Sometimes a film goes in exactly the direction you’re expecting and hits every predictable beat, but in spite of all that it still manages to entertain and move you.
CODA (AppleTV+) is precisely that kind of movie, but does it all of those things so well and with such confidence, you’re powerless to resist its charms.
British actress Emilia Jones plays Ruby Rossi, the only hearing person in her deaf family (CODA stands for ‘child of deaf adults’).
She’s a hugely talented singer and dreams of going to music school but finds her ambitions always taking a backseat to helping her family, whose fishing business is struggling and on the brink of collapse.
If you have an ounce of sense, that premise should be setting off alarm bells of cheese. A girl from a deaf family who just wants to sing? And her parents are unable to hear her incredible talents? Cue the violins and pass me a sick bucket …
I’m the most cynical (read: cold-hearted) viewer when it comes to films like this but CODA completely won me over.
Emilia Jones is the star of CODA
Emilia Jones – who I was surprised to discover is actually Aled Jones’ daughter – feels like a star in the making and she’s so endearing as Ruby that it’s hard not to instantly root for her and feel for everything she’s up against.
The Massachusetts harbour setting is nicely portrayed too, in particular a sub-plot involving the fishermen’s constant battles with quotas and red tape, which will surely resonate for folk in this neck of the woods.
Maybe I’m just getting old and sentimental, or maybe the film caught me at just the right time, but I was shocked – SHOCKED I tell you – just how much I enjoyed it.
Yes, the heartwarming ending seems predetermined from almost the first frame, but with CODA it’s best to worry less about the destination and just enjoy its delightful journey.
Powerful end to one of TV’s best dramas
The last of Dominic Savage’s I Am… trilogy was broadcast on Channel 4 this week and what a treat I Am Maria was.
There was a touch of the Alan Bennetts about this week’s instalment, which starred Lesley Manville as a 65-year-old woman questioning the value of her seemingly happy life.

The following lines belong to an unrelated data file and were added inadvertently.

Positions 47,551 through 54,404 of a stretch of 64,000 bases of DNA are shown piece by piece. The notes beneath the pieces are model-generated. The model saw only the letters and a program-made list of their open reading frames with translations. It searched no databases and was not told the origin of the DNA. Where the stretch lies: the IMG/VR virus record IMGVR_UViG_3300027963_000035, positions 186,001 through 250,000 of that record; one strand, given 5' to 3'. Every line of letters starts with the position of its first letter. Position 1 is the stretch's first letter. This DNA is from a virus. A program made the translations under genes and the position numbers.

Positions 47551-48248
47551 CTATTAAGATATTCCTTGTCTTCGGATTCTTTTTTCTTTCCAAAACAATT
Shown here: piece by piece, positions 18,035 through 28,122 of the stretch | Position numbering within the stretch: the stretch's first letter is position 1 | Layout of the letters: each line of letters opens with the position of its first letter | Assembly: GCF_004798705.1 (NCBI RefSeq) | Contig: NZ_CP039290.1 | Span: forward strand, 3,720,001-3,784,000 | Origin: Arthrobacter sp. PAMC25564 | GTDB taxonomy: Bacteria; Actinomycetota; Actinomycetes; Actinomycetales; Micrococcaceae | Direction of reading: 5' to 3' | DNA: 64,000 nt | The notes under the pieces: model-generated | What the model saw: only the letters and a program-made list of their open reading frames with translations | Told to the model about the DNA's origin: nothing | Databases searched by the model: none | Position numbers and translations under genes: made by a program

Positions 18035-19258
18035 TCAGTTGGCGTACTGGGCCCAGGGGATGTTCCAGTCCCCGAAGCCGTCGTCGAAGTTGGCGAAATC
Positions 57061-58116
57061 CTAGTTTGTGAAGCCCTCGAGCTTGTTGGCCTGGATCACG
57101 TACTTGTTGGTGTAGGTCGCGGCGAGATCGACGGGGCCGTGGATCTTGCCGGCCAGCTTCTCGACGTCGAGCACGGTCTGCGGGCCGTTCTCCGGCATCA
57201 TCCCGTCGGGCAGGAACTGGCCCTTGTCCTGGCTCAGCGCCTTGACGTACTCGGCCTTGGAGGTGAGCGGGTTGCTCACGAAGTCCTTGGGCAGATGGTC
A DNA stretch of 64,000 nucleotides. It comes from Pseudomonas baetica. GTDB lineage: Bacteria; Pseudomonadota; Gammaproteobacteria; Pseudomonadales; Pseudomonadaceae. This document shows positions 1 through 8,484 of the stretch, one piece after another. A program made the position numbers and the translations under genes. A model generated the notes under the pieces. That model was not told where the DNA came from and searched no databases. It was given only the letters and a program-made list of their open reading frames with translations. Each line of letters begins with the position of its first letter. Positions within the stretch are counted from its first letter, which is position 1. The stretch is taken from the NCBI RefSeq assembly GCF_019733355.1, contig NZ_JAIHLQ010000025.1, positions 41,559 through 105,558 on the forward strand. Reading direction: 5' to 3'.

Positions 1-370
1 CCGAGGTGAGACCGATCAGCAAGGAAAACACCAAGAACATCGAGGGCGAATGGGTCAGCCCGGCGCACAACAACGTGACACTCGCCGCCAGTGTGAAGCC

Touching upon themes that should resonate with everyone – not just women in their 60s – it really felt like they’d saved the best for last.
Savage has now made six of these standalone female-led semi-improvised dramas and I see no reason why the I Am… format couldn’t be a regular strand on television for years to come.
The White Lotus will make you squirm
Although I’ve only seen the first episode, I can tell already that The White Lotus (Sky Atlantic) is going to grip in the same way Big Little Lies did.
Like that series, The White Lotus is a satire of the privileged and pampered – in this case the guests of a luxury Hawaiian hotel.
And just as Big Little Lies announced from the outset that one of the main characters was going to die, this show does the same – the question for viewers is who is going to bite the dust.
How much time you are willing to spend in the company of such self-obsessed rich folk is down to personal choice but I have faith in writer/director Mike White – one of the best in the business, and whose work is as likely to make you squirm as it is smile.
If The White Lotus doesn’t land for you, then maybe Nicole Kidman’s new Amazon Prime series Nine Perfect Strangers will be more to your taste.
Rather than the guests of a luxury hotel this one involves the super-rich seeking enlightenment at a high-end wellness retreat (run by Kidman’s new-age guru).
It’s all a bit camp and a bit silly but for pure escapism it’s hard to beat.
Film of the week: Wolfgang (Disney+)
Just because there isn’t a great deal of depth in the new documentary profiling chef Wolfgang Puck, that doesn’t mean it isn’t worth your time.
If you’re a fan of Netflix’s Chef’s Table, this profile of the Austrian-born superchef will more than satisfy your hunger for an interesting origin story and loads of mouthwatering food photography.
Puck never really became a big name on these shores, but he revolutionised food culture in America thanks to his famed Hollywood hangout Spago’s.
If there’s a weakness in David Gelb’s film it’s that he somewhat glosses over the negative side effects of Puck’s ascendance on his family.
There are hints at it, but I think that would probably darken the tone of what’s a very celebratory film about a man who literally came from nothing and built a food empire.
Read our other TV reviews below: